Selective Antibacterial Activity and Lipid Membrane Interactions of Arginine-Rich Amphiphilic Peptides

Charlotte J.C. Edwards-Gayle, Glyn Barrett, Shyamali Roy, Valeria Castelletto, Jani Seitsonen, Janne Ruokolainen, Ian W. Hamley*

*Corresponding author for this work

Research output: Contribution to journalArticleScientificpeer-review

5 Citations (Scopus)
9 Downloads (Pure)

Abstract

The self-assembly behavior and antimicrobial activity of two designed amphiphilic peptides, R3F3 and R4F4, containing short hydrophobic phenylalanine (F) and cationic arginine (R) sequences, are investigated. The conformation of the peptides was examined using circular dichroism and FTIR spectroscopy, which show that they have a disordered secondary structure. Concentration-dependent fluorescence assays show the presence of a critical aggregation concentration (cac) for each peptide. Above the cac, small-angle X-ray scattering (SAXS) and transmission electron microscopy (TEM) reveal a population of twisted tapes for R3F3 and nanosheets for R4F4. The interaction of the peptides with model bacterial membranes comprising mixtures of the lipids DPPG [1,2-dipalmitoyl-sn-glycero-3-phosphoglycerol] and DPPE [1,2-dipalmitoyl-sn-glycero-3-phosphoethanolamine], was studied using SAXS and cryogenic-TEM. Analysis of the SAXS structure factor indicates that R3F3 interacts with lipid bilayers by inducing correlation between bilayers, whereas R4F4 interacts with the bilayers causing an increase in polydispersity of the vesicle wall thickness. Both peptides break vesicles with a 1:3 DPPG:DPPE composition, which is close to the ratio of PG and PE lipids observed in the lipid membrane of Pseudomonas aeruginosa, a pathogen responsible for serious infections and which has developed antimicrobial resistant strains. Both peptides show activity against this bacterium in planktonic form. Peptide R4F4 shows particularly strong bioactivity against this microbe, with a minimum inhibitory concentration (MIC) value in the range of concentrations where the peptide is cytocompatible. It was further shown to have activity against other Pseudomonas species including the common plant pathogen Pseudomonas syringae. Finally, we show that R4F4 inhibits the development of P. aeruginosa biofilms. This was examined in detail and a proposed mechanism involving binding of the signaling molecule c-di-GMP is suggested, based on circular dichroism spectroscopy studies and Congo red assays of extracellular polysaccharides produced by the stressed bacteria. Thus, R4F4 is a promising candidate antimicrobial peptide with activity against Pseudomonas species.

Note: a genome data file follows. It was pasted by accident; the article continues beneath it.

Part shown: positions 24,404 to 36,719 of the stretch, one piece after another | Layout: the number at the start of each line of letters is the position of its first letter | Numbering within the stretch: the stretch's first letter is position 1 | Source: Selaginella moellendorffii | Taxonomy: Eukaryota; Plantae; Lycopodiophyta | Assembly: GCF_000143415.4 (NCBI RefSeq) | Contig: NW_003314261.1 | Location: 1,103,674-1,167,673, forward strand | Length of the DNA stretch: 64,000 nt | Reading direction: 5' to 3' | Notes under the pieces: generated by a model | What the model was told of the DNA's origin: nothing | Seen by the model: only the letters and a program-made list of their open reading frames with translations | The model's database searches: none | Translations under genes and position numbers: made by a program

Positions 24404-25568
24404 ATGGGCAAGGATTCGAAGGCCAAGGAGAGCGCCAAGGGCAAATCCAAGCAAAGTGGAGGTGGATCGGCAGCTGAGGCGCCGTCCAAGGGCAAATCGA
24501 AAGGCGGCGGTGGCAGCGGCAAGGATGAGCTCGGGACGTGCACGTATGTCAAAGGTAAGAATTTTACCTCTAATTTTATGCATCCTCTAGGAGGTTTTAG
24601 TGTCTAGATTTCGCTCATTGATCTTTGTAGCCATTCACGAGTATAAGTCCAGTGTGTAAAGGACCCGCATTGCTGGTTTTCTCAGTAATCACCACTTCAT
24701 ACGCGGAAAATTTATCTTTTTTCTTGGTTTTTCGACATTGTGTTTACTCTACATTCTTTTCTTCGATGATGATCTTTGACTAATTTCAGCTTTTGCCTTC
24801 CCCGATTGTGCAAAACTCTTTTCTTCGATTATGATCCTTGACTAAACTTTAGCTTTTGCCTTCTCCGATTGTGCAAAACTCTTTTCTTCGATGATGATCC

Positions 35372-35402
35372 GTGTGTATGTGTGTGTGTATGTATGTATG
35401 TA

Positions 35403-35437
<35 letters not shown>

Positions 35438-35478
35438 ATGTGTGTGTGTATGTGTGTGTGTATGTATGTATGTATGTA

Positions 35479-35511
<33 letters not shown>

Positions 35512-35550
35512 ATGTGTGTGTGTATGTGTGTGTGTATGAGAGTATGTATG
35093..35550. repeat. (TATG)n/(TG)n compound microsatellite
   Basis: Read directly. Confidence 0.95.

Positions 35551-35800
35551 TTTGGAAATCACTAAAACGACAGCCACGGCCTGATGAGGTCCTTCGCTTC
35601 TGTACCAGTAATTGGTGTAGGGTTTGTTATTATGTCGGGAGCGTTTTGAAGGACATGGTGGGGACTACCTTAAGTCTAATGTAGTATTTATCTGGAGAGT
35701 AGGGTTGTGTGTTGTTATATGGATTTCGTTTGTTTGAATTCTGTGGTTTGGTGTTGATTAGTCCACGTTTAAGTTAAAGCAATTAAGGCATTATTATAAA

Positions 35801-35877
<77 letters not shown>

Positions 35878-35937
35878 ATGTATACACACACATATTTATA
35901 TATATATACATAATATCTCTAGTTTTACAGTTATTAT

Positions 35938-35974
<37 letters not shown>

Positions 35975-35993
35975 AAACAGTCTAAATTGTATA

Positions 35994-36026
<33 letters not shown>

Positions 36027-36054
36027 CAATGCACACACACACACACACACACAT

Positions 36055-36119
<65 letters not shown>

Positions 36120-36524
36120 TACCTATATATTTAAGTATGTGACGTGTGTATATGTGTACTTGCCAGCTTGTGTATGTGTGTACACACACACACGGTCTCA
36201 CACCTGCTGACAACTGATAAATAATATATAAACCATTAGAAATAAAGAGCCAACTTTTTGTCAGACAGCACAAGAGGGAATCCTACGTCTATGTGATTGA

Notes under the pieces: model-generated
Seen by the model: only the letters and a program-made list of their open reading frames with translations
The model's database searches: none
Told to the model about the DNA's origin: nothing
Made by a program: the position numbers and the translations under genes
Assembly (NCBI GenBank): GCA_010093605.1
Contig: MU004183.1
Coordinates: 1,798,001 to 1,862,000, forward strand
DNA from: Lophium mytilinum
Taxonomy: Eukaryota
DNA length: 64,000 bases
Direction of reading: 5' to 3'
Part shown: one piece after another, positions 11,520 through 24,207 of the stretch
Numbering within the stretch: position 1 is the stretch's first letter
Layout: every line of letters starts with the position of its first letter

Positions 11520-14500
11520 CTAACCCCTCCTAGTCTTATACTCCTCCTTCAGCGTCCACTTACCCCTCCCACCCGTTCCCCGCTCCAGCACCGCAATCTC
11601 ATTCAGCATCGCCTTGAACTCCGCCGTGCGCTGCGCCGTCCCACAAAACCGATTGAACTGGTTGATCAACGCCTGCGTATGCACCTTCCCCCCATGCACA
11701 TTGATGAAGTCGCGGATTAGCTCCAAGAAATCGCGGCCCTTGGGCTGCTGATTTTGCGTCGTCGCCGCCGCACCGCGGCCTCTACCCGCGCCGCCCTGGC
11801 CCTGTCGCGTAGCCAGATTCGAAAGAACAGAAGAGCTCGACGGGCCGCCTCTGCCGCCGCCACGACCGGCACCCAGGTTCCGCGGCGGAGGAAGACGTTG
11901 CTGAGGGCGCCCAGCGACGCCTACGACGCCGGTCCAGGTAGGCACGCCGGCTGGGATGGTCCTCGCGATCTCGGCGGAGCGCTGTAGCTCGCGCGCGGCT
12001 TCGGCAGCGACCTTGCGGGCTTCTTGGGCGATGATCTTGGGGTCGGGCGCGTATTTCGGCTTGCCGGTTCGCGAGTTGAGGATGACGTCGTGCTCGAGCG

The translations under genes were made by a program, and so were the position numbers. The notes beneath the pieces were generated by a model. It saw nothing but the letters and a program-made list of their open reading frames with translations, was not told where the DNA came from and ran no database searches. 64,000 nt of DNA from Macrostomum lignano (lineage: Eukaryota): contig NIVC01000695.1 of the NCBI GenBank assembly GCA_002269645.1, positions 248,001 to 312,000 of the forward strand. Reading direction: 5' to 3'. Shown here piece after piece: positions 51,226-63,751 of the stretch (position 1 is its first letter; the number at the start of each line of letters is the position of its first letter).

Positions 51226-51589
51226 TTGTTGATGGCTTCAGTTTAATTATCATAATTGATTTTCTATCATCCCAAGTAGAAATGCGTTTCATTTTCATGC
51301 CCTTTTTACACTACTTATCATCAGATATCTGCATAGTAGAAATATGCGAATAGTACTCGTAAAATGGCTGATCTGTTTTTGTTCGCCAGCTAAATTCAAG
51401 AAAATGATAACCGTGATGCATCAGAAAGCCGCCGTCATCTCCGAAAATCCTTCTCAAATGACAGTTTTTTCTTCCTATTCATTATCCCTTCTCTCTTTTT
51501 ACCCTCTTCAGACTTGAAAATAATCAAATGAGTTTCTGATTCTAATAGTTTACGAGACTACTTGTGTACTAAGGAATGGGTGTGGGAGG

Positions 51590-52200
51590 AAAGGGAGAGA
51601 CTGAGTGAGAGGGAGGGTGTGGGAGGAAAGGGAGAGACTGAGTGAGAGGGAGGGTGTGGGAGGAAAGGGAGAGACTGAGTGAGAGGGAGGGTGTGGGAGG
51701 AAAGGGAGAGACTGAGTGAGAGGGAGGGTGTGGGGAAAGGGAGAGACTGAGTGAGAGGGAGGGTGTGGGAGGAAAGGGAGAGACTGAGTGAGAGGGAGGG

Original languageEnglish
Pages (from-to)1165-1175
Number of pages11
JournalACS Applied Bio Materials
Volume3
Issue number2
DOIs
Publication statusPublished - 17 Feb 2020
MoE publication typeA1 Journal article-refereed

Keywords

  • antimicrobial
  • liposomes
  • model membranes
  • peptide
  • SAXS
  • self-assembly

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